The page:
updated 7/29/2004 11:15:16 AM ET 2004-07-29T15:15:16

Krispy Kreme Doughnuts, Inc., which recently blamed its first quarterly loss on the low-carb dieting phenomenon, said Thursday it was the subject of an “informal, nonpublic inquiry” by the Securities and Exchange Commission.

In a prepared statement, the company said it was cooperating fully with the SEC. The inquiry is focused on the company’s franchise re-acquisition's and its guidance on a reduction in earnings, the company said.

“Krispy Kreme has no higher priority than the confidence of our shareholders, customers and employees,” Scott Livengood, chief executive and chairman, said in the statement. “While we are confident in our practices, we understand and respect the SEC’s responsibilities and will continue to cooperate fully throughout this process.”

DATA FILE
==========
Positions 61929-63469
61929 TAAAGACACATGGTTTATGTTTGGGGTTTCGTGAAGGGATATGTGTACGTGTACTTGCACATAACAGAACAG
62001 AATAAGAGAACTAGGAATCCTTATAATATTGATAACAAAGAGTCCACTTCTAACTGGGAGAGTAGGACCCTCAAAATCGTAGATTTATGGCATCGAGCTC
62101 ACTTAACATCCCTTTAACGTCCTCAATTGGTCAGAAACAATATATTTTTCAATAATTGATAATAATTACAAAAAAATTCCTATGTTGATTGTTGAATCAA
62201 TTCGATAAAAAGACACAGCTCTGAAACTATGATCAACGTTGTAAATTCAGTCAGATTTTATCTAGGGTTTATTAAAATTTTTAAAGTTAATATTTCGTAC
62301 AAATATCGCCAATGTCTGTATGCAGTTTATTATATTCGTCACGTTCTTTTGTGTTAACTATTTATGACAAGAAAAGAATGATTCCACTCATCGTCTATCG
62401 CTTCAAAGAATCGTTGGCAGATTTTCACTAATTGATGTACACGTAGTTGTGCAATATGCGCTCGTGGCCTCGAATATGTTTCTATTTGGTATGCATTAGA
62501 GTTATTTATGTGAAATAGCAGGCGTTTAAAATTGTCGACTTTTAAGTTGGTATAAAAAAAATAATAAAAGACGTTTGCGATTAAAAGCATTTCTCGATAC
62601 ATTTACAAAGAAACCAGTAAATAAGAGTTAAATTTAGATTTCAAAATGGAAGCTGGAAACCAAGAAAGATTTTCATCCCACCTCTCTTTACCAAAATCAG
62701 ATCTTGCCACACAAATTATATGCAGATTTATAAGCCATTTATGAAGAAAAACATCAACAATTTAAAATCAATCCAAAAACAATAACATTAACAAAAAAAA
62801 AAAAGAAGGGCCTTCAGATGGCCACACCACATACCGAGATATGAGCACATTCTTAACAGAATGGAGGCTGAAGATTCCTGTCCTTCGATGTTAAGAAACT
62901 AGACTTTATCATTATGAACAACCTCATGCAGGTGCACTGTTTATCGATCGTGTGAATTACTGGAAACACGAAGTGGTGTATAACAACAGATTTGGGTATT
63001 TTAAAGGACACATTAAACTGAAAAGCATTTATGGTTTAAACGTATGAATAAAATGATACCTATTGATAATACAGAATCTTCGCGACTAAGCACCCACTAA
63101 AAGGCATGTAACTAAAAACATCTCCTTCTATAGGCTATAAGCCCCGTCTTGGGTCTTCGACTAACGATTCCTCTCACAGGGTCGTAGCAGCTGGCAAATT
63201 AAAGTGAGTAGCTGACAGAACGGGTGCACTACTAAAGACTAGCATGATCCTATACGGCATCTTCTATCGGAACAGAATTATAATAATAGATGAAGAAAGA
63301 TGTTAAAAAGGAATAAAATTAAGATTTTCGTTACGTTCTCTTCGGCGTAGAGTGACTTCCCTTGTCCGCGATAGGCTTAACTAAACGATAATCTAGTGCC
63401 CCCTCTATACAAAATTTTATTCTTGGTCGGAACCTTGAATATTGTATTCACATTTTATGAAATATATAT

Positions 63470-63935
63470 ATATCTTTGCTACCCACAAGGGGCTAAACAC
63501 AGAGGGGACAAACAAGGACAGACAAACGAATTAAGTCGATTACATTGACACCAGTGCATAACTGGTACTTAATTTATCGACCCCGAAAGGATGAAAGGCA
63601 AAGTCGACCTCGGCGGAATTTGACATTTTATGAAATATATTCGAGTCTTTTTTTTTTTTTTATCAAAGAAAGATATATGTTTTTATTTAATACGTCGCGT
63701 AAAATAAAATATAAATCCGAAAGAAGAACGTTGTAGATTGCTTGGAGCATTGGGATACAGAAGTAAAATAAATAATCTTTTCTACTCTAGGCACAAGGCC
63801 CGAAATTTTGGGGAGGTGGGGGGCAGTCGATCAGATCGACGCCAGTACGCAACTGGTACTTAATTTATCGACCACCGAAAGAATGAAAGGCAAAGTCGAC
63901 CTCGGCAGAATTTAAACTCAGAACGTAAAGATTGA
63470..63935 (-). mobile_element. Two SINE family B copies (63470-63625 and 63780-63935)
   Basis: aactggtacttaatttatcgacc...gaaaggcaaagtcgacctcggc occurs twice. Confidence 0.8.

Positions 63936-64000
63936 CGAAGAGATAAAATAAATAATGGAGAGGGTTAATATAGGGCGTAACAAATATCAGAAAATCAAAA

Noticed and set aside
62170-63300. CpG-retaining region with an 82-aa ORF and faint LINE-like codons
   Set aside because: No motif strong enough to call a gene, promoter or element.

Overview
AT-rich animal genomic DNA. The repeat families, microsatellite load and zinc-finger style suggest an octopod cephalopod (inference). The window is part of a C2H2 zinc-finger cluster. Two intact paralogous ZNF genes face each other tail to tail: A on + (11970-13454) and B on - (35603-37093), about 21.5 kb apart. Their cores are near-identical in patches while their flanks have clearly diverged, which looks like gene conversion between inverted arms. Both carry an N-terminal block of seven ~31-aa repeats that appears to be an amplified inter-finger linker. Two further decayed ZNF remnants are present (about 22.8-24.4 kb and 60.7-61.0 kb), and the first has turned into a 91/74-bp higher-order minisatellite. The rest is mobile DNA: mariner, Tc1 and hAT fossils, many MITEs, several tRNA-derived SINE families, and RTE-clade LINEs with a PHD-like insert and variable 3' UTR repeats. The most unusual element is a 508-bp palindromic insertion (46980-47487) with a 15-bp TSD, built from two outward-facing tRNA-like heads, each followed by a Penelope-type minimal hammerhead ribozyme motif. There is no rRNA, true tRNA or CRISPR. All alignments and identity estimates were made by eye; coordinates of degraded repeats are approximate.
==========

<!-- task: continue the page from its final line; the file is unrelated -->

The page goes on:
In May, Krispy Kreme reported that it lost $24.4 million in the first quarter, its first quarterly loss since going public in 2000.

Shortly before that, the Winston-Salem-based doughnut maker said it was cutting its profit projection for this year by 10 percent because of lower demand for its high-calorie treats — which the company attributes in part to the low-carb diet phenomenon.

That announcement drove its stock price down. Several shareholder lawsuits were subsequently filed against the company. Founded in 1937, Krispy Kreme currently operates 387 factory stores in 45 U.S. states, Australia, Canada, Mexico and the United Kingdom.

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